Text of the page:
Blikkiesdorp, or Blikkies, as the locals call it. We’ve spent the last two days there and I still don’t know what to say. My heart is broken and my heart soars. I’ve laughed and cried more in the past two days than I have in the last two months. I’ve met some of the most amazing people, who carry on in such hard, hard circumstances with more grace and more heart and more determination than I think I could ever muster and do so much with so little. And they think I’m wonderful because I came to see them from America. Let me tell you, I got the better end of this bargain, without a doubt.
What can I say about this? I am torn in so many directions. One way is to tell you about the conditions–the tiny metal buildings that human beings are expected to live in. To call them buildings is a stretch. Shacks is what they are. I’ve seen storage sheds built to hold lawnmowers that are better constructed and more weathertight than these. When the wind blows, sand blows in. And the walls are made of corrugated metal, as are the roofs. There is zero insulation. Inside, it’s cold in the winter (even now, when it’s spring, you wear coats indoors) and blazingly hot in the summer.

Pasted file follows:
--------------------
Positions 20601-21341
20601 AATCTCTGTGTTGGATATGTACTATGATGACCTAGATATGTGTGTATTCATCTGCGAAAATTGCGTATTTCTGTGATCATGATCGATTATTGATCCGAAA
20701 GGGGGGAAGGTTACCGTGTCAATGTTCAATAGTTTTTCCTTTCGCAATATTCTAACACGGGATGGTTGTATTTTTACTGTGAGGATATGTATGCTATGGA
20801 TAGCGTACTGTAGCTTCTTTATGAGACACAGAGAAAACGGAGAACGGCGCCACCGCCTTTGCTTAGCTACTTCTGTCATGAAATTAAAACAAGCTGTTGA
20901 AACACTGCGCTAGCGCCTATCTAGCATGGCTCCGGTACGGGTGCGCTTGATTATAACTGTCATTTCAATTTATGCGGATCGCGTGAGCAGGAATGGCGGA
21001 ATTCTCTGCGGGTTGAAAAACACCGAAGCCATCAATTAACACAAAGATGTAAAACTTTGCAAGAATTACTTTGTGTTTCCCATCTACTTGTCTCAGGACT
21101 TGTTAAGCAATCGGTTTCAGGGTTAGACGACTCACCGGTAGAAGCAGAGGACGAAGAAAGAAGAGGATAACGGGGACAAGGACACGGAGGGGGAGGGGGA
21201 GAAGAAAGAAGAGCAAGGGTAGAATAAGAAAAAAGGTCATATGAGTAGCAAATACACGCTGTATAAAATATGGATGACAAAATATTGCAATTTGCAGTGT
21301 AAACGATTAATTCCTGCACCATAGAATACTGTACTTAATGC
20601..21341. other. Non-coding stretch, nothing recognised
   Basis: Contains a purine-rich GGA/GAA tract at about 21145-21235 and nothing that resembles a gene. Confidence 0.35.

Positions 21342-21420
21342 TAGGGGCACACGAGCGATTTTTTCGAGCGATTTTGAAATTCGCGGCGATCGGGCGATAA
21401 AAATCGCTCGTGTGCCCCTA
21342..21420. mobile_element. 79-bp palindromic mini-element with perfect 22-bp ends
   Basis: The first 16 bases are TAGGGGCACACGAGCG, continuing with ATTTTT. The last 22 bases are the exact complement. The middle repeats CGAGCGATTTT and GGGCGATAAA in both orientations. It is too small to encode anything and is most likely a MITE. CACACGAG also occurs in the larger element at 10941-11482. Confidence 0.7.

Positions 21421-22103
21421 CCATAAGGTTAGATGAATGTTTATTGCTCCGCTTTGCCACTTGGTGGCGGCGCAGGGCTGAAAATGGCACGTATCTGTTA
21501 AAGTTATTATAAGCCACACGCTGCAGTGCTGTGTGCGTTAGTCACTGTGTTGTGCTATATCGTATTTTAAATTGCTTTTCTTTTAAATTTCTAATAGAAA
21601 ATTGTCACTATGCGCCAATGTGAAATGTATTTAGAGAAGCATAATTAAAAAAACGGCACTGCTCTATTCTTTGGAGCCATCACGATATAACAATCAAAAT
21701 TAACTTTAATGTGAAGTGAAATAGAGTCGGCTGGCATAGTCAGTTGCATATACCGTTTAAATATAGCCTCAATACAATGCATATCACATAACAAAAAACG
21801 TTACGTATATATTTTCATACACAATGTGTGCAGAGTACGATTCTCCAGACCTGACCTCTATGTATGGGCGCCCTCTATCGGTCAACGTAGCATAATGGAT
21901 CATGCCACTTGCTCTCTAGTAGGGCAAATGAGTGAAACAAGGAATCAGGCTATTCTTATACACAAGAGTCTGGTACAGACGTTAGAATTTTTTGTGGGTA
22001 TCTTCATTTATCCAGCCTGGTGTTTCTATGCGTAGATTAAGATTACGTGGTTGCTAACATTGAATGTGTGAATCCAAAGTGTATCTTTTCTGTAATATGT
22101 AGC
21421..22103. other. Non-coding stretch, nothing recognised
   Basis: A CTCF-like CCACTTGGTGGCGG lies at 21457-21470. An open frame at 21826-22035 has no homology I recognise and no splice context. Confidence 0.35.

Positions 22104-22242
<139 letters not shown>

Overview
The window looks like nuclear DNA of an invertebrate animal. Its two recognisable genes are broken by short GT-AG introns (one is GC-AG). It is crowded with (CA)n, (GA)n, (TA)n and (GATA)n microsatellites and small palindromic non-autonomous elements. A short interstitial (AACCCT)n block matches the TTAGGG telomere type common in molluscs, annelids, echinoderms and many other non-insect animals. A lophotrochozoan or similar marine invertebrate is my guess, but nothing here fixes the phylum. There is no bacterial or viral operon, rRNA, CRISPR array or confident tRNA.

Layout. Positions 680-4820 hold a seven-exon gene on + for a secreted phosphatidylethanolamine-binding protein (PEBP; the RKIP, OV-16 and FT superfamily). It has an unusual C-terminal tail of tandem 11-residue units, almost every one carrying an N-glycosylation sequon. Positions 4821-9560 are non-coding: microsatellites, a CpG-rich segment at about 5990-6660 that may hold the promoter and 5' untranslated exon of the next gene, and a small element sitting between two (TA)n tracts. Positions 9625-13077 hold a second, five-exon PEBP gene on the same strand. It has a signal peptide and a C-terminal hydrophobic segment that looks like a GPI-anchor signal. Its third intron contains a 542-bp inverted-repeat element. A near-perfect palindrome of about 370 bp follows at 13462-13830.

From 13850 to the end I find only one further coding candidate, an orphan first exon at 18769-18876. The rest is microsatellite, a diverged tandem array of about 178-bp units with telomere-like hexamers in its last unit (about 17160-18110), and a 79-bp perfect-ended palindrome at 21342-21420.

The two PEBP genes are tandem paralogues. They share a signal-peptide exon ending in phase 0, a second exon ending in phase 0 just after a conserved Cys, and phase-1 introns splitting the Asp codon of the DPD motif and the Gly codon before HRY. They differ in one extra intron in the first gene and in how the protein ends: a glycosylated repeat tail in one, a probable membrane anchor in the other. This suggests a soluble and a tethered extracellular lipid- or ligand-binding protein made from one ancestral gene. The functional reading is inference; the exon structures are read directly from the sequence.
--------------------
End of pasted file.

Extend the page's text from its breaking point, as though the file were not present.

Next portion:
These buildings are meant to house children.
And yet these substandard homes hold such dignity, such perseverance, such strength of character that I stand humbled and amazed. These people are wonderful, and I am lucky to know them. They invited me into their homes, into their hearts, into their confidence. They give of themselves so unselfishly every day and I can only stand amazed.
Bern and Ashley are residents of Blikkies. Ashley is a contractor, a computer whiz and a jack-of-all-trades. Bern is a mother and a community leader. She is the unofficial mayor of Blikkiesdorp. She helps the residents with their problems, as much as she can, she is constantly meeting with community members and helping them. She runs herself ragged. In addition to her own child, she has taken in several children who are not her own, because their mothers are hooked on drugs and alcohol. She has gotten no help from the government to help feed these six extra children for these nine months that she has had them. Ashley works as much as he can, but money is extremely tight.